WSG member Helen Draper, with Dr Carol Jacobi of Tate, will be co-convening the session ‘In/visibility and influence: the impact of women artists and their work’ at the Association for Art History Annual Conference 2018.
The session’s themes are biography and reputation, legacy and longevity, and the artists include Artemisia Gentileschi, Elisabetta Sirani, Angelica
Kauffmann, Elizabeth Eleanor Siddal, Elizabeth Butler, Ethel Walker, Louise
Joplin, Isabel Rawsthorne, Frances Hodgkins (below), Vanessa Bell, Eva
Hesse, Lee Lozano, Anne Truitt, Anne Schille, Pauline Boty, Kristin Jones,
Paula Rego and Adriana Varejão, and Judy Chicago (filmed in conversation).
AAH 2018 takes places 5-7 April 2018 at the Courtauld Institute and King’s College London. For further information, including registration, please see the AAH website.
Last year the first Women, Money and Markets 1750-1850 conference was held at King’s College London. Co-organised by WSG member Emma Newport and Amy Murat, the conference was a great success (not least because it featured a WSG panel, ‘Material Girls’).
The conference organisers welcome submissions in the form of individual papers, panels and roundtable discussions on the following themes:
The varying practices of women associated with currency, global and/or domestic markets and marketability
Material practices associated with value, exchange and/or female creativity
Women as producers and/or consumers in the literary or other marketplaces (including, but not limited to, food, clothing, agriculture and raw materials)
Representations of women at work or women’s involvement in: Trade and industry / Professional services (e.g. law, finance, hospitality and the media) / Domestic service / The rural economy / The stock market and speculation
The place of women in the literary marketplace (past and present)
They particularly welcome cross-cultural considerations of the above issues.
Guide for submissions: Please send 300 word abstracts to the conference email address (email@example.com) plus a covering email outlining briefly your proposed format (individual paper, panel, roundtable, etc.). If you are submitting a proposal for a panel, please include an abstract for each paper (up to 300 words each). Please indicate if you would like your paper to be considered for a monograph to be published in conjunction with the conference.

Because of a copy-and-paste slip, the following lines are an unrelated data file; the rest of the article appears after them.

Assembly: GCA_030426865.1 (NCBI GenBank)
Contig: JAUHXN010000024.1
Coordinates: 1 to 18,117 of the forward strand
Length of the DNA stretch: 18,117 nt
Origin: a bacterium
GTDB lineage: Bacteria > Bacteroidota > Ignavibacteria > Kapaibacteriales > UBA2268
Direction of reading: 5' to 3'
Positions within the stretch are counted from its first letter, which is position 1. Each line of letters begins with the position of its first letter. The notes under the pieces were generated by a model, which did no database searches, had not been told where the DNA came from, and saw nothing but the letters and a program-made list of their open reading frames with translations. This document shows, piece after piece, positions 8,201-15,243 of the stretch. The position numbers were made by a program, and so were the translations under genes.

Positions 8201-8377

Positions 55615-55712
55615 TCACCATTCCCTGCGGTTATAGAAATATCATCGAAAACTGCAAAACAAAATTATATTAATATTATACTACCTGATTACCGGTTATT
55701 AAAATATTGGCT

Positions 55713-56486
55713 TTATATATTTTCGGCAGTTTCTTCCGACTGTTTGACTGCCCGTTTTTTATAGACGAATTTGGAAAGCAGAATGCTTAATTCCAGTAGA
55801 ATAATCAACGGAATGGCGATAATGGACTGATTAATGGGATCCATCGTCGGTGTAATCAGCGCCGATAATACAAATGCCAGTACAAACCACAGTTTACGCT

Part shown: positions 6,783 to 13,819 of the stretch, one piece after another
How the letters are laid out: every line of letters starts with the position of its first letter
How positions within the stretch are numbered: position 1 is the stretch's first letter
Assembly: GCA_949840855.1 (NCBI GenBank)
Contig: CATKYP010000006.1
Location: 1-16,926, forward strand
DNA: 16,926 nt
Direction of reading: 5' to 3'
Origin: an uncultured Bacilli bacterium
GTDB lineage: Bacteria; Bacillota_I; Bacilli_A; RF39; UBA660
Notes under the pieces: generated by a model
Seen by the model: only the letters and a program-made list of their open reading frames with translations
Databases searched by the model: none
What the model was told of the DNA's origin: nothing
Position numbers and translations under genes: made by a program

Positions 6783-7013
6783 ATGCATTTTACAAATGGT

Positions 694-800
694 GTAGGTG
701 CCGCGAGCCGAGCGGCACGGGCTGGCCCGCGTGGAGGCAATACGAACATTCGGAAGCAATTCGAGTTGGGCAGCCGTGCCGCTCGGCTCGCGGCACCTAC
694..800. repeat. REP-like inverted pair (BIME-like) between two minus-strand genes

WSG member Miriam al Jamil is giving a talk at 2.30pm on 10 February for the Johnson Society, on ‘Artist and Artisan in the European Magazine (1782-1826)’. Miriam is a doctoral researcher at Birkbeck College, studying eighteenth-century women and the Classical Canon of sculpture. In her research she looks at how women engaged with sculpture during this period when art academy training was not available to them, and turns an alternative lens on the Grand Tour.
One of the aims of the WSG’s Commonplace Book, was to conduct interviews with some prominent academics who have been closely involved with WSG over the years. Late last year WSG member Sara Read sat down with Elaine Hobby, Professor of Seventeenth-Century Studies at Loughborough University, and this half hour audio is the result.
As some readers might know Elaine is a long-time associate of WSG who has encouraged her PhD students to join the group and give research papers at their seminars, and who recently gave a keynote on Aphra Behn at WSG’s 2015 workshop. She is a renowned scholar of seventeenth-century women’s writing, especially autobiographical and lesbian writing, as well as midwifery manuals, whose books include Virtue of Necessity: English Women’s Writing 1649-88 (1988) and an edition of Jane Sharp’s 1671 Midwives Book or the Whole Art of Midwifry Discovered(1999).
She is currently leading a major project to produce an edition of Aphra Behn’s works. Sara spoke with Elaine about her research interests, her experiences of an “embryonic” WSG, her early influences and her latest project. The conversation helps illustrate just how small a circle of people the feminist study of early modern women involved in the UK in 1987, and the changes that have transformed the field since.